Crowded slate for county commission appointment
Eight more people are seeking an appointment to the Lee County Commission seat left vacant by the death of Bob Janes.
Janes died March 10 at age 78. He represented District 1, which includes Sanibel, Captiva, Cape Coral and Pine Island. Gov. Charlie Crist plans to pick someone to fill the seat until the November election, when voters in Lee can elect a new commissioner to finish Janes’ term. His term expires in 2012.
As of Friday, 20 people had submitted an application for the appointment. According to documents released by the governor’s office, the list includes:
– Wayne Daltry, former director of Smart Growth for Lee County
– Bruce J. Scott, former state representative and Lee County commissioner
– John Manning, former Lee County commissioner and former Cape Coral City Council member
– Richard Hoffman, deputy sheriff with the Lee County Sheriff’s Office
– Carletha Griffin, owner of a consulting business
– Robert Chilmonik, Lee County School Board member
– Linda Carter, executive director for Emergency Preparedness for the ADA Advisory Board of Southwest Florida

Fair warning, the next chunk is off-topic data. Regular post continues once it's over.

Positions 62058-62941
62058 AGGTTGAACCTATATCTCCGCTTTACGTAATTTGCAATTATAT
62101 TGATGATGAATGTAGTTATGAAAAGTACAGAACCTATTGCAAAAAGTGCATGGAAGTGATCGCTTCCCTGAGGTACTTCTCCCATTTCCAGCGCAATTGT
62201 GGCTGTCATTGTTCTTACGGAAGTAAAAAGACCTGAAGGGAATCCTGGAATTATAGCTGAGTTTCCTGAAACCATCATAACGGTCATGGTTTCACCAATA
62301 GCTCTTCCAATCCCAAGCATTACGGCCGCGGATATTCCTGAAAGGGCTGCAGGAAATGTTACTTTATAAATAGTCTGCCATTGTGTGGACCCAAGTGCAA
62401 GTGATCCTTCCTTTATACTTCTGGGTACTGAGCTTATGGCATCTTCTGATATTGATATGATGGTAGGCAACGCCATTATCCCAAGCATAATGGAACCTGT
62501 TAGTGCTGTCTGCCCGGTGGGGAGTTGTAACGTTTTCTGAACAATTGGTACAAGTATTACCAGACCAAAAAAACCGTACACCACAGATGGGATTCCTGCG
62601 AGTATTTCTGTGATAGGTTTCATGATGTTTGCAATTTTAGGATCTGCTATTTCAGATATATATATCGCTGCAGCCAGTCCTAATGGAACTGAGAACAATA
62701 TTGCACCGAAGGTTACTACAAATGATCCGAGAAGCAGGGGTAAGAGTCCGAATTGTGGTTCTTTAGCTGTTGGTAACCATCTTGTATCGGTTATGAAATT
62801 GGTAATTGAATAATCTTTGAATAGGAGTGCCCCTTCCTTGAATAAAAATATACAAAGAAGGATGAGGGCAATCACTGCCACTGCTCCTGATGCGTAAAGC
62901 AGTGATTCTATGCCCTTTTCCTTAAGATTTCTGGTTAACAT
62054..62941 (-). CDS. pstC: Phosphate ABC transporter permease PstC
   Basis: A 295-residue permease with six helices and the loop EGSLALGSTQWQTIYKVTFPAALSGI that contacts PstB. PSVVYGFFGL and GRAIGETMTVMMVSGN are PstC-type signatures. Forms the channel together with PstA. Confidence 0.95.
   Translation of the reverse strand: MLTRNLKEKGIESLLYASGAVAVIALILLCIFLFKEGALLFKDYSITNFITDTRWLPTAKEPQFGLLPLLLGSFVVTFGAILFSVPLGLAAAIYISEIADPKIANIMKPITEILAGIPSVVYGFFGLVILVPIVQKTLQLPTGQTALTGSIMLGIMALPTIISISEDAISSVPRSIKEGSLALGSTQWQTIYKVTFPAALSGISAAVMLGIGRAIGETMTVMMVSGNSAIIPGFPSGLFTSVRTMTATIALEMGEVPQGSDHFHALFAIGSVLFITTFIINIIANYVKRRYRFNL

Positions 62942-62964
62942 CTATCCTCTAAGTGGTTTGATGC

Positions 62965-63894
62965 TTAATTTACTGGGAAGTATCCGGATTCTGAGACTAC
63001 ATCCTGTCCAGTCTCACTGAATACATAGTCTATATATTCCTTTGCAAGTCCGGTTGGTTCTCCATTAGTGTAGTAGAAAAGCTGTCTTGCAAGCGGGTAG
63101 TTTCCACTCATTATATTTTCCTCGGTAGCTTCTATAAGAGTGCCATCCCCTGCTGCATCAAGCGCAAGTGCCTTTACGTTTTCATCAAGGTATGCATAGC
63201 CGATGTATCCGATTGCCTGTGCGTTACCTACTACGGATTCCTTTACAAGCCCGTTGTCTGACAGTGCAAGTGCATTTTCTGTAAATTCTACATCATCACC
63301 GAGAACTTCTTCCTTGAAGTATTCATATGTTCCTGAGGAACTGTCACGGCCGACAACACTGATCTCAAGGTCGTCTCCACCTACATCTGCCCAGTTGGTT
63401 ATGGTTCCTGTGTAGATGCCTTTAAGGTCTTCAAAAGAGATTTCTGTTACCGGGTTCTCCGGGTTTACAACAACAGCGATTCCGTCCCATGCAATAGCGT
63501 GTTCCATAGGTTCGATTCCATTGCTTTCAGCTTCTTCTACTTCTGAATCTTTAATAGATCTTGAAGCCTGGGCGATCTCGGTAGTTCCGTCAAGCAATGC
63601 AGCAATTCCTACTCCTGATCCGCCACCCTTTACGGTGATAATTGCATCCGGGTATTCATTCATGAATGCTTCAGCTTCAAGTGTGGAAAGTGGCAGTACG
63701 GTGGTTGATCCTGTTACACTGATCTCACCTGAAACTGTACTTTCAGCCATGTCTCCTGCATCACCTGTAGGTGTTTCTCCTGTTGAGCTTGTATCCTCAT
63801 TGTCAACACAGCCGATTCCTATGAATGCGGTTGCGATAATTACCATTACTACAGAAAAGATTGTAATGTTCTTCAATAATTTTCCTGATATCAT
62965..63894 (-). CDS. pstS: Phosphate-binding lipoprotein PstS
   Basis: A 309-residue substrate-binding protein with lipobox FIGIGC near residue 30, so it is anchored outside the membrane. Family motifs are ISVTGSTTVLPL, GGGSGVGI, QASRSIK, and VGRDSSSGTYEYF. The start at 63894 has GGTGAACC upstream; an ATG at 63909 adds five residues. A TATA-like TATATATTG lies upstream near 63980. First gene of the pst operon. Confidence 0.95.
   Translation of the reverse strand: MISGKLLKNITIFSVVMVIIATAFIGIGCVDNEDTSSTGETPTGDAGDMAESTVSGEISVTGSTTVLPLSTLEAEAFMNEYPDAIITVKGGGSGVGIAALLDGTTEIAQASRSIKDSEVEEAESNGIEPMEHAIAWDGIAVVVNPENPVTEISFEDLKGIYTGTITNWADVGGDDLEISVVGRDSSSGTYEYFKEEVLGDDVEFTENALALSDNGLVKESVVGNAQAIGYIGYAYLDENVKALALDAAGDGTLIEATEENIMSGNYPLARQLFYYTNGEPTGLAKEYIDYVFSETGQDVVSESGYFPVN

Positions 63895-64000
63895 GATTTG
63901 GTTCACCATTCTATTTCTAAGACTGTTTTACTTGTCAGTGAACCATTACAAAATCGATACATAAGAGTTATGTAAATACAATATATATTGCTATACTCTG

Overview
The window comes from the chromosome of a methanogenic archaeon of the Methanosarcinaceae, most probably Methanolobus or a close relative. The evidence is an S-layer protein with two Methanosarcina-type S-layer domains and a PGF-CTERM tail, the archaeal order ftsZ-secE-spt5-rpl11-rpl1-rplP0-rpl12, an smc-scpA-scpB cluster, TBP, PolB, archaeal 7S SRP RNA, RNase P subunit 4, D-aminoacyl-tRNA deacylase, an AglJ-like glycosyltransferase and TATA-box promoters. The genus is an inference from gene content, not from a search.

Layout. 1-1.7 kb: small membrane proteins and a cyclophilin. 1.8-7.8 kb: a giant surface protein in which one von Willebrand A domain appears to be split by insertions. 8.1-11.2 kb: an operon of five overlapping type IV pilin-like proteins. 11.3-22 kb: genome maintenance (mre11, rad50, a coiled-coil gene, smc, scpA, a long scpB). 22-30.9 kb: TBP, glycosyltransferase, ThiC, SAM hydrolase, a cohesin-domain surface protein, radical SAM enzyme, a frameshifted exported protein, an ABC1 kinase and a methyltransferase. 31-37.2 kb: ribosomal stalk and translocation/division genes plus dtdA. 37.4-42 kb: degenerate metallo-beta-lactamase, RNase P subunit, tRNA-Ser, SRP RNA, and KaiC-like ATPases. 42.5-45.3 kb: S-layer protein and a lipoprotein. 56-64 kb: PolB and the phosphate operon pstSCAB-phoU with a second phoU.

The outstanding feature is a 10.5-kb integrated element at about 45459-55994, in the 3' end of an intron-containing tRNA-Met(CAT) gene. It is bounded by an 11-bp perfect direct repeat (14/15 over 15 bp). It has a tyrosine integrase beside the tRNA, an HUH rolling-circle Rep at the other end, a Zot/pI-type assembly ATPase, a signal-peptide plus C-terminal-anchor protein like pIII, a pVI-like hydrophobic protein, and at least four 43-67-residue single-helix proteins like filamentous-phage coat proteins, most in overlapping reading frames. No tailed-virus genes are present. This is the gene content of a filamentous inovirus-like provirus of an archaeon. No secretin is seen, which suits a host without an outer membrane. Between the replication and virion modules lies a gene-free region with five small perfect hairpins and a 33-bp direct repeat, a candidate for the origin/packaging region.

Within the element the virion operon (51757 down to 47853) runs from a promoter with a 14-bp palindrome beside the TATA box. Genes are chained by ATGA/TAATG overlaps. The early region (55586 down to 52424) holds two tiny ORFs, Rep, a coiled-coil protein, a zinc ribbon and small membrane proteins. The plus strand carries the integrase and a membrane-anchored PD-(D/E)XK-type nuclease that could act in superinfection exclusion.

– Nicholas Sacca, formerly of Adecco Employment
– Charles Dauray, chief executive officer and chairman of College of Life Foundation
– Chelsey M. Perry Sr., retired Fort Myers resident
– Donna Loibl, retired Matlacha resident
– Gerald Finan, substitute teacher
– Christopher Berardi, former Cape Coral City Council member
– Noel Andress, real estate broker and business owner
– A.J. Boyd, former Cape Coral City Council member
– David Barton, former Cape Coral board member
– Donald Devoe Slisher, former Lee County commissioner
– Donald Farrell Eslick, former Lee County committee member
– Michael W. Denham, former Sanibel City Council member
– Paul D. Asfour, former Cape Coral City Council member
Sterling Ivey, the governor’s press secretary, reported that there is no deadline for submitting an application. The Governor’s Appointments Office will accept them until an appointment is made and each one will be reviewed.
“We will review applications as they are received and interview prospective candidates,” he said, adding that not every applicant will be interviewed.
After the interviews are completed, a “level two” background screening will be done. According to Ivey, the screenings typically take two to three weeks and they are conducted through the Florida Department of Law Enforcement.
“(It) involves a thorough background check through state and national law enforcement databases, primarily looking to see if criminal charges have every been filed against the individual,” he said.
Upon the successful completion of the background screening, Crist will announce his appointment. Ivey said there is no set time frame in which the appointment must be made, and depending on the number of applicants, the process can take anywhere from six to eight weeks or longer.
“The number of applications received thus far is not unusual for a county commission vacancy,” he added.